The goal of obtaining the Project Management Professional (PMP) certification is a worthwhile, yet challenging pursuit each project manager must decide on obtaining. You might wonder, “What’s the point of getting the PMP? I’m dy working in the field? Why go through the effort?” My answer to those questions can best be addressed with an illustration. Suppose you need to go to the doctor’s office. You schedule an appointment with a receptionist and she asks if you’d like to see either the doctor or a board-certified doctor? Without hesitation, you would most likely select the board-certified doctor.
Why? Being certified implies one is more official, has sought industry training, and has the expertise in the field. It is for those reasons why the PMP certification is so important for project managers to obtain.
The lesson you should know is obtaining your certification is key to differentiating yourself from others ensuring relevance in a changing economy.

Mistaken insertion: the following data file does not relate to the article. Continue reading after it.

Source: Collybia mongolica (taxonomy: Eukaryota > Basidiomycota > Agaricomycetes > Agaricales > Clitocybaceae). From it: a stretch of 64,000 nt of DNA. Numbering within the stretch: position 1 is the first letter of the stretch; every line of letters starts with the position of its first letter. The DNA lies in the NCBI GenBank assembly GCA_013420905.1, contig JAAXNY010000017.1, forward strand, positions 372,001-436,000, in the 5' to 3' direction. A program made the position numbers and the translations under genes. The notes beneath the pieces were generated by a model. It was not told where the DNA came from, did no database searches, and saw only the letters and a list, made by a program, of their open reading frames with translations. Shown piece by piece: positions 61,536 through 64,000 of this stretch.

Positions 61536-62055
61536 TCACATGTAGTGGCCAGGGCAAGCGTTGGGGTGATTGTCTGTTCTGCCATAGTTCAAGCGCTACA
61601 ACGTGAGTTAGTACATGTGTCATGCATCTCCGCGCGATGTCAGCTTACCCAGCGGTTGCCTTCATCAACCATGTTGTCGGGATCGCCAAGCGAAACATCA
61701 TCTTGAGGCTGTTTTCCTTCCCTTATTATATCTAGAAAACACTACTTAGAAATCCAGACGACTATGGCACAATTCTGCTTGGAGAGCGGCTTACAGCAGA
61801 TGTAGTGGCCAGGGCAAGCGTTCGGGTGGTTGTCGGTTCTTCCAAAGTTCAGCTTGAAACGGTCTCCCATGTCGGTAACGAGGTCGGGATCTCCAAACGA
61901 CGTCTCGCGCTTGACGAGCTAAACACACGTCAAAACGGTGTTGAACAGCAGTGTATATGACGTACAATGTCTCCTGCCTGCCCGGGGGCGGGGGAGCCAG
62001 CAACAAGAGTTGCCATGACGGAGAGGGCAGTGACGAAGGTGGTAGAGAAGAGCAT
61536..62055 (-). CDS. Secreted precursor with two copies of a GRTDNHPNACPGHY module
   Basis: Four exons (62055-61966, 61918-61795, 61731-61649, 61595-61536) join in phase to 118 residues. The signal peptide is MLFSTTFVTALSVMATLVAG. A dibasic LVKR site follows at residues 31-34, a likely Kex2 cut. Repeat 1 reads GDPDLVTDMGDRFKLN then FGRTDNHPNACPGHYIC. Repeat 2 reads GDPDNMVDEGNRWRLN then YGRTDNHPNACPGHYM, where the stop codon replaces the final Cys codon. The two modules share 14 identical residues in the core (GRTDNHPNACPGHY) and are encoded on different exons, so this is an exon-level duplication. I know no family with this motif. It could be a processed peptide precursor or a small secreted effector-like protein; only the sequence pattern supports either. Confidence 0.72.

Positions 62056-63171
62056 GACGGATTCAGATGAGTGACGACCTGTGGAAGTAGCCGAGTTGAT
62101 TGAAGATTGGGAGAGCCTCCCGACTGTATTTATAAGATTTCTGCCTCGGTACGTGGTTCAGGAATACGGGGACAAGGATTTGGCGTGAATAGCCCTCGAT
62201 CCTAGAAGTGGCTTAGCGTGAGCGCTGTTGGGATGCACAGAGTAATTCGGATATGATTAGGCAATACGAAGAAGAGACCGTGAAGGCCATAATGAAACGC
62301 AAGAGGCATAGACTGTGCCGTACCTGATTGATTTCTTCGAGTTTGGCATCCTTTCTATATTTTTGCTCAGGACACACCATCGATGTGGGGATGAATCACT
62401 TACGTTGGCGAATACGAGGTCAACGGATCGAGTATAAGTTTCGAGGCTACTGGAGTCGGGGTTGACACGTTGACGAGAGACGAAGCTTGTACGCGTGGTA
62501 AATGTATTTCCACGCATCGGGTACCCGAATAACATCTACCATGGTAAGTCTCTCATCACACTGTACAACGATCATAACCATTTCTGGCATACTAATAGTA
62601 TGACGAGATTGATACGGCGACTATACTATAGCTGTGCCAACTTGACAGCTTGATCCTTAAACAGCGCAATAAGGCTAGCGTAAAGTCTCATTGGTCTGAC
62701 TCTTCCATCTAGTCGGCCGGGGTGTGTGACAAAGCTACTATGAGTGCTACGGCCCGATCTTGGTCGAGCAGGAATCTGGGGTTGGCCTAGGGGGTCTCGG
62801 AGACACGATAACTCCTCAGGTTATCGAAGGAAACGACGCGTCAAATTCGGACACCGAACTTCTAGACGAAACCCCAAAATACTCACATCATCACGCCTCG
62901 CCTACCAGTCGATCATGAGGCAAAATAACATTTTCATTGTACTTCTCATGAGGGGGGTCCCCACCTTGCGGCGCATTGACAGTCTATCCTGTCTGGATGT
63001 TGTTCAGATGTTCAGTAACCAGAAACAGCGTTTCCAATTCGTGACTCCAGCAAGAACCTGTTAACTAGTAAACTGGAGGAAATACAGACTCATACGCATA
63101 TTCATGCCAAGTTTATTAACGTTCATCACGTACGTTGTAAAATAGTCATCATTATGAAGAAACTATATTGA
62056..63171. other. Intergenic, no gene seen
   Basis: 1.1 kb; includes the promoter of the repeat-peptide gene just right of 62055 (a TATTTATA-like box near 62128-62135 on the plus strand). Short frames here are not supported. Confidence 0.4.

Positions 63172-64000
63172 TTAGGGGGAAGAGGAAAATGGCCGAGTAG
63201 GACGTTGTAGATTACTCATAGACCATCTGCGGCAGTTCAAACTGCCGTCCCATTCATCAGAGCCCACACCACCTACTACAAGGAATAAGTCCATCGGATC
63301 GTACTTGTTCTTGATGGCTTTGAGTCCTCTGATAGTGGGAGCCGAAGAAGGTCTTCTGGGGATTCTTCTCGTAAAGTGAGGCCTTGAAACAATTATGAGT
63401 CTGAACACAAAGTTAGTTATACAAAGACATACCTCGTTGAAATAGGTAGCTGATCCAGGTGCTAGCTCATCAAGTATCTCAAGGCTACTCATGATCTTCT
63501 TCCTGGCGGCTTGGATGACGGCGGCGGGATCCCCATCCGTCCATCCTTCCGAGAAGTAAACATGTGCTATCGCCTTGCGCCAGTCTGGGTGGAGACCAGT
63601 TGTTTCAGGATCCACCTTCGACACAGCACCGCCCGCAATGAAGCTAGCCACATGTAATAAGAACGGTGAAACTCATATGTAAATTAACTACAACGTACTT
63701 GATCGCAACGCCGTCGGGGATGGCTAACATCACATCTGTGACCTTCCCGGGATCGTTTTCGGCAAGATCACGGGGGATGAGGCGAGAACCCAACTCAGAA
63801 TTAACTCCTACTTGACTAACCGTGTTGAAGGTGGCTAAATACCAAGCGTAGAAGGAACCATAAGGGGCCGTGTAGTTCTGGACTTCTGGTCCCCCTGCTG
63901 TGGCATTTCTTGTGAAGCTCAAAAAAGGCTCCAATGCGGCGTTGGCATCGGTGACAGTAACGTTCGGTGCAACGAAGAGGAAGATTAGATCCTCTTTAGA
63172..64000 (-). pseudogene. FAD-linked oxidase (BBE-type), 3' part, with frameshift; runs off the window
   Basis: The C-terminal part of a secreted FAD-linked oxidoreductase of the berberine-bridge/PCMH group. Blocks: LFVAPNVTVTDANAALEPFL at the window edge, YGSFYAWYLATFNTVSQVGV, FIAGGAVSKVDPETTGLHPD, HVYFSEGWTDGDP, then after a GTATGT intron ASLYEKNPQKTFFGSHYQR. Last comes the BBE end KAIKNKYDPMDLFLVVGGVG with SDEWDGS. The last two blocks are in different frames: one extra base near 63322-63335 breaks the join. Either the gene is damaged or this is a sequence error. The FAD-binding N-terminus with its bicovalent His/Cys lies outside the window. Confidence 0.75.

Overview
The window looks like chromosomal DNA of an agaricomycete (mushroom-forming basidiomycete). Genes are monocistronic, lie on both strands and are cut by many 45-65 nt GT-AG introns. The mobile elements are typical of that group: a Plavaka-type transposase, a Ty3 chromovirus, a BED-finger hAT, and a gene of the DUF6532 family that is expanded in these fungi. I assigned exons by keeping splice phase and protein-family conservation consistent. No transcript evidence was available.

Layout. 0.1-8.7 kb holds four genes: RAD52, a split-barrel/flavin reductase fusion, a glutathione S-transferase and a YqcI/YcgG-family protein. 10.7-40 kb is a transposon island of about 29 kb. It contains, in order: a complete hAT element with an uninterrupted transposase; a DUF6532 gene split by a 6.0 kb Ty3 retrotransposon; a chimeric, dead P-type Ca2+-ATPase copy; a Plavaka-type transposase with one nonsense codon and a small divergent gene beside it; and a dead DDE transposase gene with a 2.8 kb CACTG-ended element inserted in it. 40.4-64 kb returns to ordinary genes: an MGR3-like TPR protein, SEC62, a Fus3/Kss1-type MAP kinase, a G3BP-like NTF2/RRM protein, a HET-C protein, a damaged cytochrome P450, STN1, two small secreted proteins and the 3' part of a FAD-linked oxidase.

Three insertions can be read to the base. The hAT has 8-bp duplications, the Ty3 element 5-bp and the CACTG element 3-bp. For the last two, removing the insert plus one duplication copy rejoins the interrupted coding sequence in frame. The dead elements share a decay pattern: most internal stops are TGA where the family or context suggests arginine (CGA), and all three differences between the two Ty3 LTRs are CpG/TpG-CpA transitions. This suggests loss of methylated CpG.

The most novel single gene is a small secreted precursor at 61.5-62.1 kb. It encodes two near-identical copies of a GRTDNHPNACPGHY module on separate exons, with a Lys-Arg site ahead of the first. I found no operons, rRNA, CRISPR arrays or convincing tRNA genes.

My journey began when I took the 5 day PMP training course back in 2013. During the next year, I had many setbacks that prevented me from giving the test. As I took on more senior roles as a project manager within organizations I became complacent towards certification. As months progressed I began to reason, “Why bother? Why go through the effort?” However, that line of reasoning was short-sighted because change is inevitable in any industry and job market. In surveying the job market several of the more reputable companies either stated that certification was required, or that it would be needed within 6 months of employment. After giving a half-hearted approach to studying for the exam for several months, I asked a professor what recommendation she would give to getting me focused on the exam. She said to schedule the exam in a couple of months. By doing it would bring things into focus. How true she was with that advice!